So a couple weeks ago, I celebrated thirty (count 'em!) years of sobriety.
I sobered up the year Ronald Reagan was sworn in as President. The year IBM rolled out its first personal computer with a price tag of $5,000. The year MTV debuted as the first around-the-clock music video station.
I took my last drink just 32 days after the New York Times reported on a rare cancer that had been diagnosed in 41 gay men.
In short, it was lifetimes ago.
I drank for just seven years, but I drank daily from the beginning. Mostly, I drank wine. Lots and lots and lots of it, mostly Gallo and Carlo Rossi, my subsistence ration for the times when I was broke, which - surprise! - was most of the time. But when I could, I liked the harder stuff. Serially monogamous, I would order the same thing night after night until I was seduced by some new concoction. Stingers. Kahlua and cream. 151 Rum and Tab.
I can still feel the warmth of the first drink, that delicious bloom, that surge through my arms and down into my fingers as the alcohol hits. I can still taste the stuff, still feel what it did for me.
Throughout my sobriety, I have struggled with the first step -- accepting that I'm powerless over alcohol. Some people say it's the one step you have to work perfectly. Not me! Truth is, part of me still doesn't believe I'm an alcoholic. It's one of the hazards of having a "high bottom." It's also one more thing I don't need to drink over today. And I'm guessing that social drinkers don't wax all nostalgic about the buzz they copped 30 years ago.
Besides, there are those other memories: Pawning the ten-dollar gold coin my mom gave me so I could buy alcohol. Getting drunk nearly every day, even while I was trying to get pregnant; and then spending interminable nights anguishing about fetal alcohol syndrome. Pulling the covers over my face at night, leaving just one small breathing hole, so I wouldn't see or feel something in the dark that shouldn't be there. Sleeping countless nights with one foot on the floor in a vain attempt to make the room stop spinning. My last drunk, throwing up in front of a bowling alley and riding home miserable, my long hair wet and still dripping with vomit.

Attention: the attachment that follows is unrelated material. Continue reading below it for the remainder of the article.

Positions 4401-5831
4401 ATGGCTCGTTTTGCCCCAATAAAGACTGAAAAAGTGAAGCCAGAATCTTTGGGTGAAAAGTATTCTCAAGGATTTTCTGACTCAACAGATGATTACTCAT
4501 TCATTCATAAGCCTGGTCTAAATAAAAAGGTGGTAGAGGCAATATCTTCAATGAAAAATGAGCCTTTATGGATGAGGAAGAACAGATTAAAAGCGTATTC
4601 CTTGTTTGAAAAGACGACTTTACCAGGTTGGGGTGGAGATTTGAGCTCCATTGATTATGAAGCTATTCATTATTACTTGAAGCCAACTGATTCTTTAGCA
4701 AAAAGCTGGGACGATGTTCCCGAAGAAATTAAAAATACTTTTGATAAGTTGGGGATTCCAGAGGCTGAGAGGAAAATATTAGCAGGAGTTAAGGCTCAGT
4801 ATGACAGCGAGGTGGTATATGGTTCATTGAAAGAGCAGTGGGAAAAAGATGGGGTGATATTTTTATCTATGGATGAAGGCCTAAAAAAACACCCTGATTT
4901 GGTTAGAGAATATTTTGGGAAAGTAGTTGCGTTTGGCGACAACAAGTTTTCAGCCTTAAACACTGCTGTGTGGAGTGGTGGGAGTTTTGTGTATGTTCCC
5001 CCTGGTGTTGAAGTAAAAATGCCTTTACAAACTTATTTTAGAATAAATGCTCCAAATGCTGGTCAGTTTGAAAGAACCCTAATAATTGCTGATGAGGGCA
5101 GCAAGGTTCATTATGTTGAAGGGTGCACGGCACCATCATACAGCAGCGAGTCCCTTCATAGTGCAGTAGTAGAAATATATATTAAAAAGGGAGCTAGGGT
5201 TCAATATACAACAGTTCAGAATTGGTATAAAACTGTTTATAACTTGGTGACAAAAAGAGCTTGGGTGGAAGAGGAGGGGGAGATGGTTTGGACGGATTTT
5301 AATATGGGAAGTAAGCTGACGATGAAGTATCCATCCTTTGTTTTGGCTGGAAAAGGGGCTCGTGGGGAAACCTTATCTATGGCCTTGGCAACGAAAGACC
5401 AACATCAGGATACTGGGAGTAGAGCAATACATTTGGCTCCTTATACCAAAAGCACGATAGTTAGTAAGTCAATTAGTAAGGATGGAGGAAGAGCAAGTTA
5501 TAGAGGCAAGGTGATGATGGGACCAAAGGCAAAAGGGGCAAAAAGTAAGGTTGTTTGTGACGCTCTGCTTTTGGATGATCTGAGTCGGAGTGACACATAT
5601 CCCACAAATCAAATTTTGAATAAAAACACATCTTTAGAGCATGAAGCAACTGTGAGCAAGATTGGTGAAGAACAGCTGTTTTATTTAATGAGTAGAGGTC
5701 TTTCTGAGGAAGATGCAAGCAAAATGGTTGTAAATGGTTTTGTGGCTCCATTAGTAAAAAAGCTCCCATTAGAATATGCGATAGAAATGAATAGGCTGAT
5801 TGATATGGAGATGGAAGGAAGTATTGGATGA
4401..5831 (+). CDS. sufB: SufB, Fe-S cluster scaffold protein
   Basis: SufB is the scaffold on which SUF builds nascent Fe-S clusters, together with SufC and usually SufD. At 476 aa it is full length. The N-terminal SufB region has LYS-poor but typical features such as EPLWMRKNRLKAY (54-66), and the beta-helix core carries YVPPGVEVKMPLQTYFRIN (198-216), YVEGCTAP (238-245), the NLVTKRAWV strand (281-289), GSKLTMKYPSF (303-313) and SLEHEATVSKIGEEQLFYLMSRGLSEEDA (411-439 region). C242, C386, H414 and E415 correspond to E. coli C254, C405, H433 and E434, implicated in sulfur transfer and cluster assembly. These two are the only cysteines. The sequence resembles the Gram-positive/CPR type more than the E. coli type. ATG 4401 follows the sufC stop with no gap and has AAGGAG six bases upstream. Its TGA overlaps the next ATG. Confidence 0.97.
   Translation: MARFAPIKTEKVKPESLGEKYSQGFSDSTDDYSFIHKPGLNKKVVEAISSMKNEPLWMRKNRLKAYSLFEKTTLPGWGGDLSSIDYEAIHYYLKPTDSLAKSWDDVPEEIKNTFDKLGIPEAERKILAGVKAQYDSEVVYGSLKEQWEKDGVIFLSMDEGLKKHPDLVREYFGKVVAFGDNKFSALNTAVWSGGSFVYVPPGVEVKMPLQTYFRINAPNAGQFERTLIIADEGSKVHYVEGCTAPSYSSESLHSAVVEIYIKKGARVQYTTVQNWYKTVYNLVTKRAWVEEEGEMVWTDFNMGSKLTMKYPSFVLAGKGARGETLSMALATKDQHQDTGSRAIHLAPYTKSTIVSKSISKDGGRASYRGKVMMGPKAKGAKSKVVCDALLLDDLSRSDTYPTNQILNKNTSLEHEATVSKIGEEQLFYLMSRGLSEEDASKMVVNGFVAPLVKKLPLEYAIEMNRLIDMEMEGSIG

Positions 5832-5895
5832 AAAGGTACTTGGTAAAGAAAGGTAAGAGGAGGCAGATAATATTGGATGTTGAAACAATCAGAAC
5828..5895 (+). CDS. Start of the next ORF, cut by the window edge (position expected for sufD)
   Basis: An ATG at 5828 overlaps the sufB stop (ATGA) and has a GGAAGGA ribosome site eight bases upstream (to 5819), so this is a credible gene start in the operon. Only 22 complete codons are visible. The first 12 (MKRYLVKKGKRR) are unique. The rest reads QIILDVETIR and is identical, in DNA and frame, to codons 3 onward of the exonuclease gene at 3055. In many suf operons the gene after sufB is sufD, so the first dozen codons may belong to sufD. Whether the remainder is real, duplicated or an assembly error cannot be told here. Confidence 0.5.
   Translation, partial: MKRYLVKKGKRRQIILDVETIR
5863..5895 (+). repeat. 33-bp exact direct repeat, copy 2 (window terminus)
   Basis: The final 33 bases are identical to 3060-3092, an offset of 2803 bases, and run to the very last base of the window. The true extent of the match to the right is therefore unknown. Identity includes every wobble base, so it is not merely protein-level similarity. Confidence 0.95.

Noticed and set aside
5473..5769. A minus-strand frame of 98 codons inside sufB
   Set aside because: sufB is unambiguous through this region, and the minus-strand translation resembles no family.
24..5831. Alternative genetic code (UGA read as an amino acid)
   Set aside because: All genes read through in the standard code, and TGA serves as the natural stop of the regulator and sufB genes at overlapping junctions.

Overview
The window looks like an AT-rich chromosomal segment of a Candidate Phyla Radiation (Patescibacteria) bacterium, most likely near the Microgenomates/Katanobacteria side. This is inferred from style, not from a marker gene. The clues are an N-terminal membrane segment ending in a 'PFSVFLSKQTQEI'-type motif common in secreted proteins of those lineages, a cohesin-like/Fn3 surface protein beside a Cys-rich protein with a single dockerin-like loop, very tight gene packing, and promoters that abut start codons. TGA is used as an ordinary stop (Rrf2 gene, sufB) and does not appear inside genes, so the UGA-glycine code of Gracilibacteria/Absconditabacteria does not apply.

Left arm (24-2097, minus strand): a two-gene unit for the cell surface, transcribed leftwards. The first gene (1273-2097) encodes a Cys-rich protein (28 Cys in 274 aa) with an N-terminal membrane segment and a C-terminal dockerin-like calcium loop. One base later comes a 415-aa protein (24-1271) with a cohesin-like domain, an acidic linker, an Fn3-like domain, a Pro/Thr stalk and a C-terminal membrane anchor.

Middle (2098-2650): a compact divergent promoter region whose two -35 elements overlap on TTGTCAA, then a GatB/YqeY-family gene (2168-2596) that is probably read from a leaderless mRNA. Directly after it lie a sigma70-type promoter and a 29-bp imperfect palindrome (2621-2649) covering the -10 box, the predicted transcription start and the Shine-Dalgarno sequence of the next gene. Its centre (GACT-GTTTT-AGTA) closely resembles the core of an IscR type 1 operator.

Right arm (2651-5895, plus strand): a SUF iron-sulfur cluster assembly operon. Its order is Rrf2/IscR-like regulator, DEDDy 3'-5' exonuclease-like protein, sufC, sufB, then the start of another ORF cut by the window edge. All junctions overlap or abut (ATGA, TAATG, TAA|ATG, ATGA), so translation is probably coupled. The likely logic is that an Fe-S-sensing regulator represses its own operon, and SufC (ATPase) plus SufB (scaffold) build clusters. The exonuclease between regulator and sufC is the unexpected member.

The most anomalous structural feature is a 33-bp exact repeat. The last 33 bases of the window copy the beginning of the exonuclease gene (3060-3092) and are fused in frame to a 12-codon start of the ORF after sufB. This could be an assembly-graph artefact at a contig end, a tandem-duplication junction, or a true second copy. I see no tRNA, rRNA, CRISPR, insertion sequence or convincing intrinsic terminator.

I quit drinking about the time I started getting the shakes in the morning. I've had them, occasionally, ever since.
It's small stuff compared to what others went through. I know this. But I hold fast to one of the first things I heard in the rooms: "I'd rather spend the rest of my life sober, thinking I'm an alcoholic, than to spend the rest of my life drunk, thinking I'm not."
Which seems like reason enough to stay away from the first drink for another day. At least until I get this all figured out.